The 3 Types of Lighting You Need in Every Room


Source: IMC High Point Market


If you feel like you’re often sitting in a dark, dull or just plain uninspiring room the answer might be your lighting. Even if you  have more than enough light coming down from the ceiling in the form of recessed lighting you probably need more variety. Lighting can feel complicated so if we have a home that’s got a lot of ceiling light, we usually call it a day and leave it at that. That’s generally not working because it’s not just how many lights you have. It’s also about the types of lighting. Having the right combination creates the “mood” that we’re all looking for.

Most of my clients have never been made aware that there are in fact different types of lighting. The way a designer approaches lighting is to create layering of the 3 major types of lighting. If you’re surprised to hear that there are 3 different types, keep reading. I’m going to explain all of them as well as how to use them together for the most beautiful effect in your room.






SOURCE: Our Fifth House


Also known as general lighting, this is the one that most people are getting plenty of, especially if you’ve renovated or built new. The first source of ambient light is from natural light coming into our rooms. If you’re lucky enough to have natural light pouring into your room, you’re on the right track with your ambient lighting.

The next source is the overhead lighting that usually comes in the form of recessed lights. It spreads a nice glow across the room. If your room hasn’t been updated and you’re relying on just a centre light fixture as your ambient light, you probably aren’t getting enough of this type. A high wattage light fixture could possibly do the job but low wattage fixtures may be creating shadows in your corners.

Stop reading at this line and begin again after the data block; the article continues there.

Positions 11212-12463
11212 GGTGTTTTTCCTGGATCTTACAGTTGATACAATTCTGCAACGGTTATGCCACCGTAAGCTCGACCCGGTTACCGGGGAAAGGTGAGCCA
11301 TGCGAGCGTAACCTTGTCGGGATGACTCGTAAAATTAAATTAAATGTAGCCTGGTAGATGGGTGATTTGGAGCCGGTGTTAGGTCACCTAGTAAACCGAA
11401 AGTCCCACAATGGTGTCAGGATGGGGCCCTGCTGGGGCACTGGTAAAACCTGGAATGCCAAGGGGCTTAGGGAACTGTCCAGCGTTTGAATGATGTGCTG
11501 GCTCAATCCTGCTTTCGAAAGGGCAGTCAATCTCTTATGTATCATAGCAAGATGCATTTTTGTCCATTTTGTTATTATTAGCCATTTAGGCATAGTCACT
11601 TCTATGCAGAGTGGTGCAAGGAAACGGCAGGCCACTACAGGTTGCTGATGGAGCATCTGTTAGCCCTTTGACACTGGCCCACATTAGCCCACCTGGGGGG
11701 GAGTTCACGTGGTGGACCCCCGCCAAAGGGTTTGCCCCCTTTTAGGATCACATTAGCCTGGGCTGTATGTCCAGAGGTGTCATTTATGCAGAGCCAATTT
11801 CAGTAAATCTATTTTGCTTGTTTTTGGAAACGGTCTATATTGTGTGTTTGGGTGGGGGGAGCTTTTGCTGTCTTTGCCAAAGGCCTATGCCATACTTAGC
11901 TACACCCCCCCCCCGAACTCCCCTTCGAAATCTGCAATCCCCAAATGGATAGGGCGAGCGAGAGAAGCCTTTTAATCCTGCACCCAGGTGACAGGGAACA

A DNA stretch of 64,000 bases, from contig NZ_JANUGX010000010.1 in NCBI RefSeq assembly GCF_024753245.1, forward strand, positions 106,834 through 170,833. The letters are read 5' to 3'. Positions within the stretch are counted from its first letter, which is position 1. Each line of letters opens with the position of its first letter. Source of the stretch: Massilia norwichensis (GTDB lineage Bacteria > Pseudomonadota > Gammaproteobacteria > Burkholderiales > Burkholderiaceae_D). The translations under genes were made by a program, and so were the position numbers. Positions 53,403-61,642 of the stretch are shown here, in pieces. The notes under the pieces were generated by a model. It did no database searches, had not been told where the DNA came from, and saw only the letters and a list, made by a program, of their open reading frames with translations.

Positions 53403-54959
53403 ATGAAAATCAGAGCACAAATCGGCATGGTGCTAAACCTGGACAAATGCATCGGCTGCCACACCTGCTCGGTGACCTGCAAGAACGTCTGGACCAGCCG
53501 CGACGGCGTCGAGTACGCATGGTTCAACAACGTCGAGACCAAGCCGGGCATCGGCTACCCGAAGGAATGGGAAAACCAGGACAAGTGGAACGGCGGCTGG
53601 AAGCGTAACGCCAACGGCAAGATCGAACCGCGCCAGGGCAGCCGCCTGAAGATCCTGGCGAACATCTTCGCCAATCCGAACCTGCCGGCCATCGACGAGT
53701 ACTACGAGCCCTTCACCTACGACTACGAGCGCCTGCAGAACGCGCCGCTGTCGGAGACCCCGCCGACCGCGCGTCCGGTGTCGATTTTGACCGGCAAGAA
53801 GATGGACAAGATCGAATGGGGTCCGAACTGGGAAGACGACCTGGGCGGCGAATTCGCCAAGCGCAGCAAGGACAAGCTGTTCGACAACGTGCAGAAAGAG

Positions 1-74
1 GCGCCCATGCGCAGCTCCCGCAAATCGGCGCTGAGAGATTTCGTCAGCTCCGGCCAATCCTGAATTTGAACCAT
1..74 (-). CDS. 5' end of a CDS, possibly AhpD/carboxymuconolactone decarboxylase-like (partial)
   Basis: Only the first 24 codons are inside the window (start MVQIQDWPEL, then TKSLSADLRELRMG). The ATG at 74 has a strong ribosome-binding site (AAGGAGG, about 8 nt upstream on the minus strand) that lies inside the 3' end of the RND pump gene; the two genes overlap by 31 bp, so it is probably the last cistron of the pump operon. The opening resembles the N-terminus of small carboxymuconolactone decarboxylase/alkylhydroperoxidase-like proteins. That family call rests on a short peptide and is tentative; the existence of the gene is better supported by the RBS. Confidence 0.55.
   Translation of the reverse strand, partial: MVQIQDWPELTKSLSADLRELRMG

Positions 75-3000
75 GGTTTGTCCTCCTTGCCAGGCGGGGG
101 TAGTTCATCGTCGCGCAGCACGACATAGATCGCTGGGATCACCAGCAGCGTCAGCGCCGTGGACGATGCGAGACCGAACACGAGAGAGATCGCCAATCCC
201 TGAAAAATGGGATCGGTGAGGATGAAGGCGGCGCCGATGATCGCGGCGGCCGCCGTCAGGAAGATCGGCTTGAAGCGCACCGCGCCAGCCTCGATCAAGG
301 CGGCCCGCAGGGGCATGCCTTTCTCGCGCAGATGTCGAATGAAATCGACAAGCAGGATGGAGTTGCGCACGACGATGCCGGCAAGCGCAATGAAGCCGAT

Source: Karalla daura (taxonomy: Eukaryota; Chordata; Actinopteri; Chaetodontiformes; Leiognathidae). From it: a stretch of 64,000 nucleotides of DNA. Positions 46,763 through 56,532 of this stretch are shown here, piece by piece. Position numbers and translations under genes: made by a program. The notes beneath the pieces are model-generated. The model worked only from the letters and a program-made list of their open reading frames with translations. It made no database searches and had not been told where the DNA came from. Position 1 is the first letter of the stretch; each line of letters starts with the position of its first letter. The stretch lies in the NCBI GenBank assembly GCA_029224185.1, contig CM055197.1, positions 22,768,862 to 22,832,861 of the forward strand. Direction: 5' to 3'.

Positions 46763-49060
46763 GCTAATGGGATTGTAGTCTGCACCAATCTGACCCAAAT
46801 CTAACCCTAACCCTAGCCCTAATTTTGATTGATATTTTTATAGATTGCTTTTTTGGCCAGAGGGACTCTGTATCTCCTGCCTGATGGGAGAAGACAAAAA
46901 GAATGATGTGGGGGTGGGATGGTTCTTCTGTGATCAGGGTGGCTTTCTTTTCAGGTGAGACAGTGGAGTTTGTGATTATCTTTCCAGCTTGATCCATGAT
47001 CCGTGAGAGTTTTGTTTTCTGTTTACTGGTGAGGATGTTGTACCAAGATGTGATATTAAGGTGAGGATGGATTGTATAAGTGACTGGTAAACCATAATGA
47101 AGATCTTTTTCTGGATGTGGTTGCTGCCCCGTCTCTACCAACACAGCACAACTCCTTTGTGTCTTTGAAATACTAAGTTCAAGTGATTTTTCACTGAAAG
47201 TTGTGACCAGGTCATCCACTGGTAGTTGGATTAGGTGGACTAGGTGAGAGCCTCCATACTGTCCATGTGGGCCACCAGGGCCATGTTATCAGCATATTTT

If you’re living in an older home you may have very limited overhead light. Instead of stocking up on lamps, consider switching out your ceiling fixture. You can go for something oversized and this will help reach some of those hard-to-reach areas of the room. 

Ideall, you want the lighting to be spread across the room in the perimeters. This is how we achieve the first layer and this becomes the foundation for everything else. If lighting is a problem for you, start with your accent lighting and explore how you could upgrade that.



SOURCE: Behance


Now that we have our ambient light under control we move on and start highlighting areas of interest. This could be down lights above a piece or art or even above the fireplace. The effect is to draw your eye to something beautiful in the space. While you’re creating these pockets of warm light you’re also creating a high end look. Even the most simple artwork looks more luxurious with lighting above it.

Another great source of accent lighting are wall sconces that shine light either up or down. This isn’t highlighting anything but it’s creating warmth. Our ambient lighting is allowing everything to be lit while the accent lighting creates areas of glowing warmth.